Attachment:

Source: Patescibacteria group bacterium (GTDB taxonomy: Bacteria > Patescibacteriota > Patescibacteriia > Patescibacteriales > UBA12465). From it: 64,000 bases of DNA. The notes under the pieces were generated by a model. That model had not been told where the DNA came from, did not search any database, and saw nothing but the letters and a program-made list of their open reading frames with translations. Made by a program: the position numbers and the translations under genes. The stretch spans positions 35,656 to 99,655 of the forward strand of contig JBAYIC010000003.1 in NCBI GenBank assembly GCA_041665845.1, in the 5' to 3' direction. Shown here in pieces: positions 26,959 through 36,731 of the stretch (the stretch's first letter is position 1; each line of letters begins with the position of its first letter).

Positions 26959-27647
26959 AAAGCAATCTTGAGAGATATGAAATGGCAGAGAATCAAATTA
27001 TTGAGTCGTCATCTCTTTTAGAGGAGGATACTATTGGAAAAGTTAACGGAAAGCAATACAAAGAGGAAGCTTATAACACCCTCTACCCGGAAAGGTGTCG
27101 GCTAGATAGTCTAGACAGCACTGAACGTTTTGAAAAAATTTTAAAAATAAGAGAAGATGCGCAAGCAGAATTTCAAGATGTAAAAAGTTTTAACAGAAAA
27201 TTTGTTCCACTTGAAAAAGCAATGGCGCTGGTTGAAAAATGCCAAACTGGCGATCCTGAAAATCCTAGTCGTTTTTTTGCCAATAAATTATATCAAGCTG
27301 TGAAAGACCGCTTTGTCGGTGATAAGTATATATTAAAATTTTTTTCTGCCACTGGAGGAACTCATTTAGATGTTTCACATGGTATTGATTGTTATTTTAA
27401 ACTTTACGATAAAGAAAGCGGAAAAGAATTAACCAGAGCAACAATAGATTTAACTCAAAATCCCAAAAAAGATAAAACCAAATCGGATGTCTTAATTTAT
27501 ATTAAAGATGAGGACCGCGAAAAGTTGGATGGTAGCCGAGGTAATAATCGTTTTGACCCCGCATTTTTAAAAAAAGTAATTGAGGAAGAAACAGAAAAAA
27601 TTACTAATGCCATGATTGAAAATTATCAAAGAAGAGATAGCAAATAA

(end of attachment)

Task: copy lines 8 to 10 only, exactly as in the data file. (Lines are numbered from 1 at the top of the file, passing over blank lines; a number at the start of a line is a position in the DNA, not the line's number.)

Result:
27401 ACTTTACGATAAAGAAAGCGGAAAAGAATTAACCAGAGCAACAATAGATTTAACTCAAAATCCCAAAAAAGATAAAACCAAATCGGATGTCTTAATTTAT
27501 ATTAAAGATGAGGACCGCGAAAAGTTGGATGGTAGCCGAGGTAATAATCGTTTTGACCCCGCATTTTTAAAAAAAGTAATTGAGGAAGAAACAGAAAAAA
27601 TTACTAATGCCATGATTGAAAATTATCAAAGAAGAGATAGCAAATAA